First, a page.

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Homes Selling as Fast as They Did During Housing Boom

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Strong demand and still limited supply mean homes are now selling nearly three times as fast as they normally would. The average number of days a listing stayed on the market in April was 46, down from 62 in March and down from the normal pace of 90-120 days, according to the National Association of Realtors.

“I have a seller, his house came on, he got a full-price offer, and he refused to take it because he wanted multiples. Really?” asked Jane Fairweather, a real estate agent in Montgomery County Maryland, a suburb of Washington, D.C. Fairweather said homes in her market are selling in an average of 23 days because inventories are way down and demand is strong. The number of listings in Montgomery County were down 41 percent in April from 2011. In April of 2011, one third of the listings went under contract. In April of this year, 67 percent went under contract.

home sold sticker on for sale sign in front yard”I don’t think it’s a boom we have to worry about because this is all about low interest rates and low inventory,” noted Fairweather. “This is not about easy money. The standards for borrowing are still very tight.”

The sales pace is back to what it was during the housing boom in 2005 and 2006, but the circumstances are of course very different. Back then it was all about easy money, and now it’s about stiff competition for limited supply. “We need to see home builders increase production,” said Lawrence Yun, chief economist for the NAR, in a press conference. “We need a 50 percent increase in starts.”

Home builders are actually slowing production, trying to take advantage of home price gains that are nearing double digits. High-end home builder Toll Brothers, based in Horsham, Pa., reported that it raised prices by $26,000 on average, or about 5 percent, during the second quarter. The average price of a contract signed in the quarter was up sixteen percent from a year ago.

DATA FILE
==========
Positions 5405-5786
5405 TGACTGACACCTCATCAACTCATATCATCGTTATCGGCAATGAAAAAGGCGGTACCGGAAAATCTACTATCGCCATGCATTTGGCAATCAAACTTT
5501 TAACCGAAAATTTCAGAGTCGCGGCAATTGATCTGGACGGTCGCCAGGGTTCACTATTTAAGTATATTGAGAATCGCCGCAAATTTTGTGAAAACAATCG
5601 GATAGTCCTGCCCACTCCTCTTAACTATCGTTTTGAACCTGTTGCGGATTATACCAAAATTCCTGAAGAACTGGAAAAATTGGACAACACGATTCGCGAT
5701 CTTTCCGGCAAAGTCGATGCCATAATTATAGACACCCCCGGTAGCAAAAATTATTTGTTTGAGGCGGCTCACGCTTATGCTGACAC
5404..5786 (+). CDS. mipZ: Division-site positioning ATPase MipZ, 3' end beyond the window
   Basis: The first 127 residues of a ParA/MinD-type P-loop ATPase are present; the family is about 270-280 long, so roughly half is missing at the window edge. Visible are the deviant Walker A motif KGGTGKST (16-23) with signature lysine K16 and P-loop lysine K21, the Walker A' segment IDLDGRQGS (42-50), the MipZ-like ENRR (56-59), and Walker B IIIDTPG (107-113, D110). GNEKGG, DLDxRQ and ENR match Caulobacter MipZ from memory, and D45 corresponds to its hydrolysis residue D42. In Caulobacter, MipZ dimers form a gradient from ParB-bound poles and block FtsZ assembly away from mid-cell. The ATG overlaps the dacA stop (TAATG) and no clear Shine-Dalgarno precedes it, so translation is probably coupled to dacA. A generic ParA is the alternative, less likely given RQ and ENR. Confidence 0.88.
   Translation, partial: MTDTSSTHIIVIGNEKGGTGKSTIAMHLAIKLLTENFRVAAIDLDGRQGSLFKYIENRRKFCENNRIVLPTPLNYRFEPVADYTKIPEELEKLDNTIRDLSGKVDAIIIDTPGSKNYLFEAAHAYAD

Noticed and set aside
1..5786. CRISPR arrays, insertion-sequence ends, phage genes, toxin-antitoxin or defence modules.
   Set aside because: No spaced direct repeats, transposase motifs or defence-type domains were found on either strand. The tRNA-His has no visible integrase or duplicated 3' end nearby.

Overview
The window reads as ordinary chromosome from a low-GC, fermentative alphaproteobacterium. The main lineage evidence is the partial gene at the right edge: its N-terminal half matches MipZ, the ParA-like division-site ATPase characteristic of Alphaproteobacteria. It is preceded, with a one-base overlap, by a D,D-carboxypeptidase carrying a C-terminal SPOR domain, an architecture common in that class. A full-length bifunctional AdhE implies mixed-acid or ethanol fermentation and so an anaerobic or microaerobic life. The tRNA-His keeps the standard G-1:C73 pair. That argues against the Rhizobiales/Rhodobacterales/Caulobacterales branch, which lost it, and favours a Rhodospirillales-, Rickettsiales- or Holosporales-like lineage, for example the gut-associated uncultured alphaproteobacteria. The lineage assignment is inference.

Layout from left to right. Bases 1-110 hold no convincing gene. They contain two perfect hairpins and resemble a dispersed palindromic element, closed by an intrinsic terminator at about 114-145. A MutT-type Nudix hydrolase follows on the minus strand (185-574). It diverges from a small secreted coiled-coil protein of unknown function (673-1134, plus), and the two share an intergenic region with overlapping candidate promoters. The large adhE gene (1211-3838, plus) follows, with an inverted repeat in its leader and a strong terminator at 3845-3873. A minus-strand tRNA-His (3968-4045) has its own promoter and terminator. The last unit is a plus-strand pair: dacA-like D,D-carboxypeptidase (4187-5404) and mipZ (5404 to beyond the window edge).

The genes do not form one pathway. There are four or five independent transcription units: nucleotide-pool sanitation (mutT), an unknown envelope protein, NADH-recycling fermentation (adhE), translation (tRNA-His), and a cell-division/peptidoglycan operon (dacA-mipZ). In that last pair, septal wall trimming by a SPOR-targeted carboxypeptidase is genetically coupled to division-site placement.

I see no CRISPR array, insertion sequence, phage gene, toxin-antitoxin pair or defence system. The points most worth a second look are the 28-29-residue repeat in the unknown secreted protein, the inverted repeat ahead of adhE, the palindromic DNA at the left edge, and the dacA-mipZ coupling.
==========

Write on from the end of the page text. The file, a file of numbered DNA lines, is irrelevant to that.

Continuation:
While homes are certainly selling faster, double-digit price gains are not considered healthy, especially when wage growth is nowhere near that. At some point buyers will hit the wall, unable to afford the homes they want. First-time homebuyers are already dropping out of the market, representing just 29 percent of homebuyers in April, according to the NAR. That’s the lowest in two years. Rising mortgage rates, now at their highest in two months, are playing a part, but there are also fewer low-end homes to buy. The number of homes in the foreclosure process is now down nearly 25 percent from a year ago, according to a new report from Lender Processing Services.

Just 18 percent of home sales in April were of distressed properties, the lowest since the Realtors began tracking this number in 2008. Compare that to 35 percent about a year and a half ago. Sales of homes priced below $100,000 were down 10 percent in April compared to a year ago, while every other price range saw sales gains. Those who can get credit are now competing for what little there is to buy, and pushing prices well beyond expectations. “I don’t see it lasting,” added Fairweather. “I think the minute they increase interest rates, you’ll see people pull back.”

Re-imagining the landmark Silver Lake Reservoir

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February 15, 2014, 10:39 a.m.

In one of his earliest boyhood memories, Dion Neutra walked out the front door of his family’s Silver Lake home and down to the water’s edge. It was the early 1930s, and the wall around Silver Lake Reservoir was so low that he could fling a fishing line above it and into the water.

But over the next eight decades, the architect — who trained under his father, Richard Neutra, a master of Modernism who lived and worked out of Silver Lake — watched as the water he loved began to change. It was drained several times and its shoreline pushed back. At one point a barbed wire-topped fence went up, and it seemed more off-limits than ever.